One of the abilities you’ll need to learn is judging the conditions to determine when you can go ice climbing. Weather, avalanche risk, and ice quality are just a few of the elements that must be considered. Climbing ice that is thick, blue, and free of natural hazards is generally considered safe.
Trying to figure out if it’s a good time to go ice climbing is a fluid process that requires you to consider a number of variables. These include non-ice elements like the weather and the possibility of natural hazards, as well as ice factors like your strength and tools.
Understanding Ice Climbing Conditions
To make a decision, you must first do a comprehensive analysis of all relevant factors, and then make a judgment call based on your knowledge and intuition. Getting the necessary mileage under your crampons to make these decisions is a part of learning to ice climb.
Let’s go through some of the things you should think about before going ice climbing.
Ice climbing is only possible in the winter or during the spring and fall extremes. The exact months will vary greatly depending on your region, but a typical ice climbing season runs from November to April. If you go too early, the ice will not be frozen enough to begin climbing; if you go too late, the ice will begin to melt, resulting in a variety of perilous circumstances.
The season will also vary from year to year depending on the weather. It may arrive early in certain cases, while good ice may not form until mid-December in others.
If you’re new to climbing, seek advice from more experienced climbers.In your area, park rangers, guiding businesses, and Facebook communities dedicated to alpinism and ice climbing should have a good idea.
The weather for the day you’re going on is the next item to think about (and the days surrounding it). It’s all well and well to plan the season correctly, but knowing the current state of the ice is the only way to truly determine whether or not it’s safe to climb.
The most important weather-related factor to be mindful of is the temperature. The ice might turn sloppy and unstable if the weather is too hot. When it gets too cold, the ice becomes fragile, increasing the chance of something breaking, especially thin pillars.
Temperature, on the other hand, cannot be judged in a single day. You must be aware of the weather conditions in the days preceding your climb. If you know there have been a lot of cold/hot fluctuations recently, for example, you can expect the ice to be filled with air. The ice will be highly brittle if there have been a few warm days followed by an extremely cold spell.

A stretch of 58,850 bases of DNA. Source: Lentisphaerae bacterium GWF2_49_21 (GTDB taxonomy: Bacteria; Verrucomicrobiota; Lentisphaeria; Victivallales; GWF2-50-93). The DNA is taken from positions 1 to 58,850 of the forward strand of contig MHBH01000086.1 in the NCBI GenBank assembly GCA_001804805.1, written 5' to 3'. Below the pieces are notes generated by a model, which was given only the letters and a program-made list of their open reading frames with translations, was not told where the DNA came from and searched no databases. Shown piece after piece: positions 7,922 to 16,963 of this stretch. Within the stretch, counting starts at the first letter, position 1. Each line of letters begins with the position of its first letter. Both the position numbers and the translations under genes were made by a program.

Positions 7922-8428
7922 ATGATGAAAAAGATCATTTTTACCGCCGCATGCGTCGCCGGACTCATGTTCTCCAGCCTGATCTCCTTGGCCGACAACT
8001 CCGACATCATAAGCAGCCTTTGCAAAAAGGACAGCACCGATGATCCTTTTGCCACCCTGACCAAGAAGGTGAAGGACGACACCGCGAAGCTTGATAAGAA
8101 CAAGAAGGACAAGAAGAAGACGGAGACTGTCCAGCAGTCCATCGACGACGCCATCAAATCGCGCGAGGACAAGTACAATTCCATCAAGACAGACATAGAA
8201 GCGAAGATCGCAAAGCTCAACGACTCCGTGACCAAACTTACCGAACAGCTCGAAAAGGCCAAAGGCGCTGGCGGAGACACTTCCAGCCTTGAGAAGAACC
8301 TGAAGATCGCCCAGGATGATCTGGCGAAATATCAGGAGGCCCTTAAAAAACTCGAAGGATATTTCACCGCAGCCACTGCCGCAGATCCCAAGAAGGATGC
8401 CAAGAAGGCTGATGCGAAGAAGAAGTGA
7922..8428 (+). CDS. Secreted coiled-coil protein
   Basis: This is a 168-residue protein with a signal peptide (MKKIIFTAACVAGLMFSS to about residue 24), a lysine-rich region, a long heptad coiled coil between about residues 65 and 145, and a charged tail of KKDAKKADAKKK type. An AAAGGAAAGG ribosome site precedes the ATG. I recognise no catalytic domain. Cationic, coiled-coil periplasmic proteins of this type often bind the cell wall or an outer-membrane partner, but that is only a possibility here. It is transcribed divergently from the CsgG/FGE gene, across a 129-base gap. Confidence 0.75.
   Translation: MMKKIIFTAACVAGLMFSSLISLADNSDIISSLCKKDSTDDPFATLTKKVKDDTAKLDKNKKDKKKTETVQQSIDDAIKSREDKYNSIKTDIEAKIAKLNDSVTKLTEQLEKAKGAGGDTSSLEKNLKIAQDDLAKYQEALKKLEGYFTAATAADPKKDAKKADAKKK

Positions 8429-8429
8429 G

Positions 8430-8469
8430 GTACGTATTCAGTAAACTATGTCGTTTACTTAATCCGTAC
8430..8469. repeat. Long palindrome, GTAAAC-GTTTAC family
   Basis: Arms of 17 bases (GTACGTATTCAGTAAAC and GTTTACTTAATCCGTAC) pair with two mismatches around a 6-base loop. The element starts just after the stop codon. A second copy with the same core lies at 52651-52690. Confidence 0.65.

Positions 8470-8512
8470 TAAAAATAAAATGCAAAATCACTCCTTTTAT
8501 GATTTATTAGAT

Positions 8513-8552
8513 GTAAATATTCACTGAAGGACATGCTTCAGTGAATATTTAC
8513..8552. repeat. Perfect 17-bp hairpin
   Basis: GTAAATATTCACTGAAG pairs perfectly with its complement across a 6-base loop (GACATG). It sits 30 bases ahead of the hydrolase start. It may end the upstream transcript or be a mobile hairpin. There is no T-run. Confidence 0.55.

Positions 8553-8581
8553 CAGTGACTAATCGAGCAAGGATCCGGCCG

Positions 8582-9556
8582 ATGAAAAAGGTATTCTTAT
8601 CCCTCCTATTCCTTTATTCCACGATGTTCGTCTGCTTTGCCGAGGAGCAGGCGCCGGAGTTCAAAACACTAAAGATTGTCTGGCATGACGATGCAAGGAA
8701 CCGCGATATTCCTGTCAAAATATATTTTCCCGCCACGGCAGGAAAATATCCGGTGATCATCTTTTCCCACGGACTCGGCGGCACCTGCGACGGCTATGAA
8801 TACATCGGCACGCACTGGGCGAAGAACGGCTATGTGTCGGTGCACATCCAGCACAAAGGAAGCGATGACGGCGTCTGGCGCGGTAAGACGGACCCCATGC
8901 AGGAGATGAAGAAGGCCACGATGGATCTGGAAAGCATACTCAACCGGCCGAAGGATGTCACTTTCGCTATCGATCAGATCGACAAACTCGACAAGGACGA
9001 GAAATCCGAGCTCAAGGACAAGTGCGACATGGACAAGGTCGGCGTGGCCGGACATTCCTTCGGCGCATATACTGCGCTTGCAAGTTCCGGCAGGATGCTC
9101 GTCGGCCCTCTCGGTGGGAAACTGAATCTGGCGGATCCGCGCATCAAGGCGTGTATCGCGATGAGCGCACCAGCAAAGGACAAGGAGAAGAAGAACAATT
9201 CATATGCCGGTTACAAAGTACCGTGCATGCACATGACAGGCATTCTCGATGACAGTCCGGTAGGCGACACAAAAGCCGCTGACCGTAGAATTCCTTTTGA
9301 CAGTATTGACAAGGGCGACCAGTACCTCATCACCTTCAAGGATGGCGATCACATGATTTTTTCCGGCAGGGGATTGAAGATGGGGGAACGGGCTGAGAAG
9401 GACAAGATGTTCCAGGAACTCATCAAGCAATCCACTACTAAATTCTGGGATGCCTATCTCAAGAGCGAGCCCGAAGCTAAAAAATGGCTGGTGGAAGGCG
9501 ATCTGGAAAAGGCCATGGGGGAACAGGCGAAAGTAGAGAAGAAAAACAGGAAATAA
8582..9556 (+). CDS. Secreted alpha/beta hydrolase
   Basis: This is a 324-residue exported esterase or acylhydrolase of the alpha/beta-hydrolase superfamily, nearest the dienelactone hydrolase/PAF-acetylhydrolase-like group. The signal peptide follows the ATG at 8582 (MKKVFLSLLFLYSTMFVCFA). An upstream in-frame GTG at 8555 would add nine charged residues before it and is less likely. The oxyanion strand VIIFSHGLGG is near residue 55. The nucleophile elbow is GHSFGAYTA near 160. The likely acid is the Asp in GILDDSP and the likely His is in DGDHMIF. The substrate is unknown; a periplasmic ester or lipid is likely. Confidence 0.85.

Change throughout the day
The weather changes throughout the day, and you must consider how this will affect your ice climb. If you’re on a lengthy route, the temperature may rise while you’re ascending, weakening the ice and making the situation unsafe by the halfway point. Using the ‘high’ temperature prediction to judge the day is an excellent method to avoid this.
Snow, Wind, etc
These have a greater impact on your safety and ability to enjoy the day than they do on the ice condition. Snow, high winds, and other unfavorable weather patterns can make it difficult to enjoy yourself while out on the trails.
This is more applicable to alpine ice than crags, but it’s something to think about before you start climbing.
Avalanche danger is one of the most difficult to avoid in ice climbing. Climbers are not to blame for these calamities, which are often unexpected and unavoidable. Three world-famous alpinists died recently in Banff when an avalanche broke loose thousands of feet above them, plunged down a gully, and wiped them all off the face of the mountain.
To avoid this danger, properly research the route ahead of time and make sure you’re informed of the avalanche conditions.
You still have to determine the real quality of the ice when you arrive at the route after all the extraneous elements have been taken into account. It takes a lot of willpower to look at a route and say ‘nope, not today.’ After researching a route, psyching yourself up for a climb, waiting for a clear day with low avalanche risk, and hiking hours uphill to get to the climb, it takes a lot of willpower to look at the route and say ‘nope, not today.’
Finally, consider some of the information available to help you determine whether or not a route is safe to climb. The areas listed below are excellent sources of information:
- Local guides and wardens: Sometimes all it takes is a quick phone call to receiving the information you require. It may be as simple as contacting a local guide service and stating, “I was looking to climb xx route this weekend.” Do you know what kind of condition it’s in?’
- Forums or Groups: Ice climbers and alpinists can form groups on Facebook, Reddit, and other platforms to socialize, ask questions, and share knowledge. If you’re unsure, post there.
- Historical Reports: You may probably find historical reports online if you reside in a big ice climbing location (Colorado, Calgary, etc.). These provide some insight into when routes are likely to begin emerging.
- Avalanche Conditions Report: Before embarking on an alpine ice route, you should always read this.
- Guidebooks, Online Route Reports: These might provide you with important route information and advice. It’s possible that the online trip reports contain up-to-date information.